What are some of the challenges you see from the provider’s perspective around recognizing and treating substance use disorders?
I think as a provider, specifically a primary care physician, the biggest barrier was my misconceptions going into it. I thought this was going to be much more difficult to do at a primary care level than I ultimately found. As I began to provide this care, those misconceptions quite quickly fell away. It had started out as something I was reluctant to do, and it became something that I have not only come to love to do but have found to be one of the most rewarding and impactful parts of my practice as a primary care provider. That journey is one that I think many would also find relatively easy if they could get past those hurdles and provide this care. I worked in emergency departments and on code teams for more than 20 years and I have told some of my colleagues that short of intubating somebody to save their life, there’s probably no more impactful work that I do than providing care for people with opioid use disorder with buprenorphine. I love this work.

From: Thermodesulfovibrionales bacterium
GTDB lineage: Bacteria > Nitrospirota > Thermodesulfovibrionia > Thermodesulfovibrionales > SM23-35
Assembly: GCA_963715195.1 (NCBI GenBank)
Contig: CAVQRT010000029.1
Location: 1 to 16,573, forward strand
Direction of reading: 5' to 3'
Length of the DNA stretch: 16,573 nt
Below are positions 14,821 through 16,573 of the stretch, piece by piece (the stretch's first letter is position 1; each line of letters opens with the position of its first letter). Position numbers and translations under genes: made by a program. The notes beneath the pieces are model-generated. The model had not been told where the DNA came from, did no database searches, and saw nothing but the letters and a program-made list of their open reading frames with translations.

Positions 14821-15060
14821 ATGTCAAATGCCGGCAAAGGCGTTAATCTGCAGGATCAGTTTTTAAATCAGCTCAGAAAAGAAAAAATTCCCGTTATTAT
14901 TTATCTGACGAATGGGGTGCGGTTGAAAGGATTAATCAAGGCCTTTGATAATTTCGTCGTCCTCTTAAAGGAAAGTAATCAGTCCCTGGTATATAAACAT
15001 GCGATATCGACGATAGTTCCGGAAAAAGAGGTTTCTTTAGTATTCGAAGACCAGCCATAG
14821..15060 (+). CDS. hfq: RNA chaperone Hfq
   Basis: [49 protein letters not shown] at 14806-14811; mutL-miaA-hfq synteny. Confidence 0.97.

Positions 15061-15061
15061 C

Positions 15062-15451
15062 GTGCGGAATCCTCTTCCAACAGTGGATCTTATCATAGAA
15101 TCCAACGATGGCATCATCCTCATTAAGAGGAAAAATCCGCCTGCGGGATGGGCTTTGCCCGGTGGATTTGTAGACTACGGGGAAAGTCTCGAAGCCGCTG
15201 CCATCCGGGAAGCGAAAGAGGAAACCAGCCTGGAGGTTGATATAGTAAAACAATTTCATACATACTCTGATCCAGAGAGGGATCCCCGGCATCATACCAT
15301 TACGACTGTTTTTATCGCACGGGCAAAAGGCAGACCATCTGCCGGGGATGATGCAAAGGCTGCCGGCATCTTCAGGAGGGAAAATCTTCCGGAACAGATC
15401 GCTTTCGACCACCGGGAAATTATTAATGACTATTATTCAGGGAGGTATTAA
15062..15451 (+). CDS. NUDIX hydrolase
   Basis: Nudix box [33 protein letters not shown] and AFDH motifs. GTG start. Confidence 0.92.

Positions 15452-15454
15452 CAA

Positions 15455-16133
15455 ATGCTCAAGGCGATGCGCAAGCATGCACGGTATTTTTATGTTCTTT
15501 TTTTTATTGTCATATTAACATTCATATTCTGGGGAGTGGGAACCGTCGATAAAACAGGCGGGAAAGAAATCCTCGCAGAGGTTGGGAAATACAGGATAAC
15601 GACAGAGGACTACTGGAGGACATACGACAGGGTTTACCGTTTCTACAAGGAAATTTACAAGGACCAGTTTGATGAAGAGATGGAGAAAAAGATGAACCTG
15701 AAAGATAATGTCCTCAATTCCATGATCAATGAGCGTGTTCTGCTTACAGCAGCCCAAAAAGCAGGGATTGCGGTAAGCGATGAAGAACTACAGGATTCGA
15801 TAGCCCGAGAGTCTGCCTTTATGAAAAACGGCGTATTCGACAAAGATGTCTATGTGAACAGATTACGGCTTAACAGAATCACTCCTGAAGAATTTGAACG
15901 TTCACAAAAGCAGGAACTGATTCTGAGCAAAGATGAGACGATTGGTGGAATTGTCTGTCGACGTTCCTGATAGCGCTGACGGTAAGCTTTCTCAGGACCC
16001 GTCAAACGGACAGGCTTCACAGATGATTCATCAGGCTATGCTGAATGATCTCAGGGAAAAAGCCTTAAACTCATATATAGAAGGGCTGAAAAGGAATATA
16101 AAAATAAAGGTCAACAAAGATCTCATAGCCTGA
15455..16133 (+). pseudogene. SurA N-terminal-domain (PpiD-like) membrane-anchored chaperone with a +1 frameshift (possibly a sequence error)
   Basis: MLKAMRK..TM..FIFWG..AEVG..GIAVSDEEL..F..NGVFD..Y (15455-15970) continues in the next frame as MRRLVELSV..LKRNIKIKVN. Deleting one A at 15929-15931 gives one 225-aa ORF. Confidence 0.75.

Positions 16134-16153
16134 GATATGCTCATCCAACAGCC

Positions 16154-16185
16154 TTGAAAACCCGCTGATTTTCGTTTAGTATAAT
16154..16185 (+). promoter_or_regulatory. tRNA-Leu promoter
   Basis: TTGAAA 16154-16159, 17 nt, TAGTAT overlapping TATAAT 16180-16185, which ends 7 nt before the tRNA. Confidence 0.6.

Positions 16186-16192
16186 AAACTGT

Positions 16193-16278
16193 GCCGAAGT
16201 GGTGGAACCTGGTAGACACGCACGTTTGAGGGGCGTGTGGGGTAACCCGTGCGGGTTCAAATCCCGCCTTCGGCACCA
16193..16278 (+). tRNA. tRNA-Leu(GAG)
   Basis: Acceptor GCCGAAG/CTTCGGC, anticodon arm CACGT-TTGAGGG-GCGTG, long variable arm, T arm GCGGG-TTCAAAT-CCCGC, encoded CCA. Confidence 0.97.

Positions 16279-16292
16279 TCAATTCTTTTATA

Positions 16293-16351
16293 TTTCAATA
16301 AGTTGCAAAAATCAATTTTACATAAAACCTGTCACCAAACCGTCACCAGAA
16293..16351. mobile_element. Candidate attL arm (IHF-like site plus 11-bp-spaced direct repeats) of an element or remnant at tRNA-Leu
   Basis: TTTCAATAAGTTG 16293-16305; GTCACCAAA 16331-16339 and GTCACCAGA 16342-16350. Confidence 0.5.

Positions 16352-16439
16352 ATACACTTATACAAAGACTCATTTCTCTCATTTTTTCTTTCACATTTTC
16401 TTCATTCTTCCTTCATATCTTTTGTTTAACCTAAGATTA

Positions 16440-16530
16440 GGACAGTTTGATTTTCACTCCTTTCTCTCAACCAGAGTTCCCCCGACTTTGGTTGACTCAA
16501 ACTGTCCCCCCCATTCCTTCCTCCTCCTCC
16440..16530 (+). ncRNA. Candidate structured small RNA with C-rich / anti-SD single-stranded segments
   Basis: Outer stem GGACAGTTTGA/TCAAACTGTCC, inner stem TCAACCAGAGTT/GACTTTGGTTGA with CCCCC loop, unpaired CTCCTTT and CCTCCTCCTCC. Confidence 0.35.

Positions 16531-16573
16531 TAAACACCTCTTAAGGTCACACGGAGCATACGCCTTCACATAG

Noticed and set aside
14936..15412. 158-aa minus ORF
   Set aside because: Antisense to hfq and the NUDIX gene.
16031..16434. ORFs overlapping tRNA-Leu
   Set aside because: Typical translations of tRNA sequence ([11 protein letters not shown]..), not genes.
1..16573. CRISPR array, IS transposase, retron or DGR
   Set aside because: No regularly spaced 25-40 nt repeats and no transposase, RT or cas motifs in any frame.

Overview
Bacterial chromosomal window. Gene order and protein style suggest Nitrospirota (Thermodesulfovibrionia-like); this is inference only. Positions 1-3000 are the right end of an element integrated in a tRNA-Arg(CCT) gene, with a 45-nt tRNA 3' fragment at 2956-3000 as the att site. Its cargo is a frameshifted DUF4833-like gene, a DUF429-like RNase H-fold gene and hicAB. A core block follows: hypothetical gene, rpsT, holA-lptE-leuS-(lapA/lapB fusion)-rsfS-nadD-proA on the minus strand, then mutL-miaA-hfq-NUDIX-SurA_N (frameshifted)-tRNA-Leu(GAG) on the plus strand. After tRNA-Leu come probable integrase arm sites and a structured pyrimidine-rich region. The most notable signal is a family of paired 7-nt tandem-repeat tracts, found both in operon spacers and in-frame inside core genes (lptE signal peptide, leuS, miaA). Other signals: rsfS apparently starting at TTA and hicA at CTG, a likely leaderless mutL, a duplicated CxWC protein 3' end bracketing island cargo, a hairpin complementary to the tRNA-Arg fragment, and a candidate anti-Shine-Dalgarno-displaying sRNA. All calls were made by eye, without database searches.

A significant barrier is the misconception that care of patients with OUD with buprenorphine is very complicated clinical care – it isn’t. While far from simple, it is no more complex than any other kind of work I do with patients with a serious illness. The medications are not new. In fact, they’re very familiar to us. We prescribe opioids in substantial dosages all the time, which probably has more risk of patient harm than buprenorphine does. Most of us are familiar with treating use disorders such as alcohol use disorder with some degree of comfort. It’s a routine part of our care to take people through alcohol withdrawal and maintenance with medications. Yes, you have to refill their medications on a frequent basis, but I have to do that with all my patients who are on chronic opioids. The clinical medicine is not as difficult as many of us feared. In fact, once you get into it, most of us would find it quite familiar.